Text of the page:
Vehicle cloning is an illegal practice that could lose your business thousands of pounds. What’s more, it could lead to you or one of your drivers being accused of a serious crime you didn’t commit.
Cloning is a growing concern for motorists and fleet managers alike, with an estimated 50% increase in the number of incidents between 2016 and 2017.
In this blog post, we’ll explain what vehicle cloning is, and how you can boost your chances of protecting vehicles that are implicated in a cloning operation.
What is vehicle cloning?
Vehicle cloning is a method used by criminals to steal a legally registered vehicle's identity and use it to hide the identity of another vehicle; the two vehicles will be similar models and the same colour. The cloned car will always be the same colour as the genuine one, to make it more difficult for police to identify during checks.
The purpose of vehicle cloning is to enable the criminal to avoid detection, especially across the National network of 11000 Automatic Number Plate Recognition (ANPR) cameras, which submit around 50 million ‘read’ records to national ANPR systems daily.
Although there are instances of drivers placing cloned number plates on their own vehicles to avoid congestion charges, or to steal fuel (referred to as ‘Bilking’ by Police) this post is focusing on how criminals hide the identities of stolen vehicles.
Criminals can then either sell the cloned vehicle or use it to carry out further illegal activity, such as illegal parking and speeding, or more serious crimes, safe in the knowledge that any follow up Police enquiries will be focused on the registered keeper of the original vehicle.
When a cloned vehicle is involved in criminal activity, it can often be difficult and time consuming for the owner of the original vehicle to prove their vehicle was not involved in the incident.
This can be even more challenging for a company with several vehicles on the fleet. Here at AX, we have dealt with several instances of cloned AX Automotive cars, where customers have received NIPs (speeding fines) and have successfully supported appropriate challenges, resulting in the police dropping the prosecutions.
How does vehicle cloning work?
The most common method criminals use to clone vehicles is the production of false number plates that are then attached to the stolen vehicle.
Although some may steal number plates off legally registered vehicles, this would only usually be for a specific ‘one-off’ crime as the owner will usually report the theft to the Police who will register the theft on the Police National Computer and thereby trigger alerts as the number plate is read by an ANPR camera.
Criminals are aware prospective buyers will expect the usual documents (V5/ Service history/ MOT etc) to be available for inspection, so they will create fake documents, including registration documents, to remove suspicion. They may even change the Vehicle Identification Number (VIN).
The VIN will be changed to reflect the details on the V5 (vehicle logbook), which makes it almost impossible to tell whether a vehicle has been cloned.
How do I know if my vehicle has been cloned, and what should I do about it?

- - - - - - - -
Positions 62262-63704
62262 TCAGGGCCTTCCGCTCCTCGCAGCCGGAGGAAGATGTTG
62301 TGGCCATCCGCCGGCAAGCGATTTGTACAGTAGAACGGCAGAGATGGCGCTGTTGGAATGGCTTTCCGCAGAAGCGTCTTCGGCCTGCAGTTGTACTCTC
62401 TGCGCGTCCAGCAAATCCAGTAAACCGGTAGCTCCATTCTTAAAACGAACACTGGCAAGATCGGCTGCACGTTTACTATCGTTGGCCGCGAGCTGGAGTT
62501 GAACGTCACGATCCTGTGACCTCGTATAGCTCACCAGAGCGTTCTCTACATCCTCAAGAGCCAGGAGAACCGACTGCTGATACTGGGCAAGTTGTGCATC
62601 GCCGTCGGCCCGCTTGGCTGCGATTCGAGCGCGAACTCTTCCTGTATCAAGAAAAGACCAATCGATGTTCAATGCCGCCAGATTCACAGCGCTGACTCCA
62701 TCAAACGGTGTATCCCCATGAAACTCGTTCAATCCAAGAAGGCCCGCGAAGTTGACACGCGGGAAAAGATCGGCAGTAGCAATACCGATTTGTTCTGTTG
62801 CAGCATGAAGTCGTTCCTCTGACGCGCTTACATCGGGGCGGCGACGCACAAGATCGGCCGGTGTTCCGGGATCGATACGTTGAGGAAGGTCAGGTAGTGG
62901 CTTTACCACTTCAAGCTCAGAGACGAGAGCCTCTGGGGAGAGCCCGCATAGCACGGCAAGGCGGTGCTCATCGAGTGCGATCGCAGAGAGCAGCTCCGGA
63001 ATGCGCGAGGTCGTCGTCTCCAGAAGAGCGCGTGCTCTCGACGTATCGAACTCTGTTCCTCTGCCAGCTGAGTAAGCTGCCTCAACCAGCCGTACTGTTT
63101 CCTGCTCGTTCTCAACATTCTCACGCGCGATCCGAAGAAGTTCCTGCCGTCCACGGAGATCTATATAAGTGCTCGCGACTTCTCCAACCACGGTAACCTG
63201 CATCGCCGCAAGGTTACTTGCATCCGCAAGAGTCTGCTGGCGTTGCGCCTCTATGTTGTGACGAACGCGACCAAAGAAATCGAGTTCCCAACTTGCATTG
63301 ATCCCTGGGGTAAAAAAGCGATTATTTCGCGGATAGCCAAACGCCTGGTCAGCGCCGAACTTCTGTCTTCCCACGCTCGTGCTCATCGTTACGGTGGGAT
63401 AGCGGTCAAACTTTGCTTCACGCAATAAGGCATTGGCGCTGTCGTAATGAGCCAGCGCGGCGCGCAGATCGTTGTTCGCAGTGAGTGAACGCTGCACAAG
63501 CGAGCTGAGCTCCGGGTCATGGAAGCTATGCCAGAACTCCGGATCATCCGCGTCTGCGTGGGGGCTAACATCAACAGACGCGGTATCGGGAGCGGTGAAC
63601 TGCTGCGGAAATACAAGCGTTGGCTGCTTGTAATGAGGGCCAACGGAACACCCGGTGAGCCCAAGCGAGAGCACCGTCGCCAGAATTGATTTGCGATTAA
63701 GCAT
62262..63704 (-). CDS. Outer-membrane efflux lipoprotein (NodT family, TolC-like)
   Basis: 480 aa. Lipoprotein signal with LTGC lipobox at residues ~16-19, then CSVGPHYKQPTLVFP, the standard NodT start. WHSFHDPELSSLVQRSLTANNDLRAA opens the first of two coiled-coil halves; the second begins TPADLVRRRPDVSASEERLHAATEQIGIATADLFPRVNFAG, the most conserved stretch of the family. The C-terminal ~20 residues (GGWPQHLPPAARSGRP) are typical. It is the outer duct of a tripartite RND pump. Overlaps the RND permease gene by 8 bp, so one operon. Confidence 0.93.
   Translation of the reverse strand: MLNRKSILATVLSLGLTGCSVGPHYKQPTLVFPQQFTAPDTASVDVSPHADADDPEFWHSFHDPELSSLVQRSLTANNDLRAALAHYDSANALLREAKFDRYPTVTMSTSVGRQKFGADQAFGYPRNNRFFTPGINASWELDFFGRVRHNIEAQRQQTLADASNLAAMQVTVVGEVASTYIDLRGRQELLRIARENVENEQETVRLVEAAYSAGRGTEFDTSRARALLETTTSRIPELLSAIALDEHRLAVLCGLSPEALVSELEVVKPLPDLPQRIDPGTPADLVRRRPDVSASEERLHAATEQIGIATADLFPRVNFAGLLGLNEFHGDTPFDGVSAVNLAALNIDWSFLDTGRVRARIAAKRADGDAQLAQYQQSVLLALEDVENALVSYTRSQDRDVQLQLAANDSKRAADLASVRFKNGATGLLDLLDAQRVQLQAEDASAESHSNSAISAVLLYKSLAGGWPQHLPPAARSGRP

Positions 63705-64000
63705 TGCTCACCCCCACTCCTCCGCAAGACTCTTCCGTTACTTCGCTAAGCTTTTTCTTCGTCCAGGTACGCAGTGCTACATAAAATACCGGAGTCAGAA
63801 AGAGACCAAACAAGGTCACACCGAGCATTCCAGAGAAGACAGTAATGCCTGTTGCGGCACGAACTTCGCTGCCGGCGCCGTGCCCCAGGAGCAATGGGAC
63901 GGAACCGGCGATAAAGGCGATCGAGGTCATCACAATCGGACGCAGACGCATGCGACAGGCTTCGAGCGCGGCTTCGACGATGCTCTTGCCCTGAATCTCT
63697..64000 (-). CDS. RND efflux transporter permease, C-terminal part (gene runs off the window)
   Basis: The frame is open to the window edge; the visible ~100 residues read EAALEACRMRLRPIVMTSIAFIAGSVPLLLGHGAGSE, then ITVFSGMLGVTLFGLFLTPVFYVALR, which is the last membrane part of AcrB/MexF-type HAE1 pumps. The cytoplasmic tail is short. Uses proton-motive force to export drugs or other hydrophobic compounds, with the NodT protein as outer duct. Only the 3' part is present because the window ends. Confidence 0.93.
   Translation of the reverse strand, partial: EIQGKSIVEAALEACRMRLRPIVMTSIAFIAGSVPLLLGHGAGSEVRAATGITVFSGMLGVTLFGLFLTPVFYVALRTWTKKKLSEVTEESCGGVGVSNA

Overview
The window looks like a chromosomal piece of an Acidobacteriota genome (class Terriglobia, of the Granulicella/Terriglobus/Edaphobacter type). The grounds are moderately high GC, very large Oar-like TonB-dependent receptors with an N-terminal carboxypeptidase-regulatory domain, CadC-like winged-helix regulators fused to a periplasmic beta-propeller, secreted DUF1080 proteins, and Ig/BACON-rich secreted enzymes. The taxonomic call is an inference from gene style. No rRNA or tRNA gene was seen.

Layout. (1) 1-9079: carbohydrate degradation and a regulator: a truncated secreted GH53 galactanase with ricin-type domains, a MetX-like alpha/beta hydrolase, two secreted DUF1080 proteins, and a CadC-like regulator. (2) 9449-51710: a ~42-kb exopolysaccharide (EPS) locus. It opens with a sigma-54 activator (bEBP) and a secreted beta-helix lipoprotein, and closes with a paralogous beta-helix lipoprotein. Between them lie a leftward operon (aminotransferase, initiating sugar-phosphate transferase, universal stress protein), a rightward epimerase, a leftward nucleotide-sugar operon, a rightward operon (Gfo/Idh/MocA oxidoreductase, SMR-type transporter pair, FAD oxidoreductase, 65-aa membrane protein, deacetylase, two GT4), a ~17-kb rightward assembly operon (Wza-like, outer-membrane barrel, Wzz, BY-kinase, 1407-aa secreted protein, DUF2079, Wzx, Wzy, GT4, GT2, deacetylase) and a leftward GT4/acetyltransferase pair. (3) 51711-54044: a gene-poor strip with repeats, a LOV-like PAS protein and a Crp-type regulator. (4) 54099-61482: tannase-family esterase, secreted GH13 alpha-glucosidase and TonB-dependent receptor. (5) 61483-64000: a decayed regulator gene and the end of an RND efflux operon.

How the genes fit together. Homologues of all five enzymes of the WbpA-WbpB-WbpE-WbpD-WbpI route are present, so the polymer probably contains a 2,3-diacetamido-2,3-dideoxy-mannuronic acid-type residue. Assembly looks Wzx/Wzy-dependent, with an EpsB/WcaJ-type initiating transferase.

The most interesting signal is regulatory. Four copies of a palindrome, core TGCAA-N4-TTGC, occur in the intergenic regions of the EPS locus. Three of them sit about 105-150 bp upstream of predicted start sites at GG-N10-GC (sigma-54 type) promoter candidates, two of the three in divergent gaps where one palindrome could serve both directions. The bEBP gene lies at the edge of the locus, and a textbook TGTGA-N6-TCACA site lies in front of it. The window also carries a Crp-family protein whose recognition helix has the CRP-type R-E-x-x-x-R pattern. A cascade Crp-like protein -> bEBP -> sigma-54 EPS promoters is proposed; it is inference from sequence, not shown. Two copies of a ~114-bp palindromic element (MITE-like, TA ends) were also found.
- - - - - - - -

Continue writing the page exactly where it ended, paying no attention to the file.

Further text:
Unfortunately, it is virtually impossible to know whether one of your vehicles has been cloned, unless the number plates have been physically removed. You may only find out if a vehicle from your fleet has been cloned when you receive a Fixed Penalty Charge Notice for a motor-related crime that had nothing to do with you or your drivers.
If you do receive a fine, the first thing you should do is get in touch with the company or law enforcement organisation issuing the fine and explain your situation. Then you should contact the DVLA and the police and tell them that you think your vehicle number plate has been cloned.
If the cloned vehicle is involved in a serious crime, the Police will contact you and may want to physically examine the vehicle to rule it out of their investigations.
If one of your vehicles is stolen, you should inform both the police and your insurance company as soon as possible.
Can I stop my vehicles being implicated in a cloning crime?
Although there is no way to fully prevent this crime from taking place (especially if criminals are producing their own false number plates), fleet managers can still take steps to reduce the impact through the use of telematics.
By tracking the location of their vehicles at all times, you can protect your business and drivers from fines and criminal convictions. This is because telematics can prove the illegal activity involved a clone rather than with the original car (based on location data at the time of the accident).
In cases where the original car was stolen, telematics data can also be used to pinpoint and flag incident hotspots. They can also be used to assist investigators in tracking the possible movements of criminals so they can be brought to justice.
Some telematics solutions are also designed to help recover stolen vehicles through the use of covert devices. These solutions are highly effective even when the legal number plates have been removed and replaced with false ones.
For example, we have experience of recovering a stolen Mercedes Sprinter van which had its identity changed in such a thorough manner that even the vehicle owner didn’t initially accept their vehicle had been found.
You can check out another case study about a stolen Porsche that was recovered with cloned number plates just 48 hours after being reported stolen.
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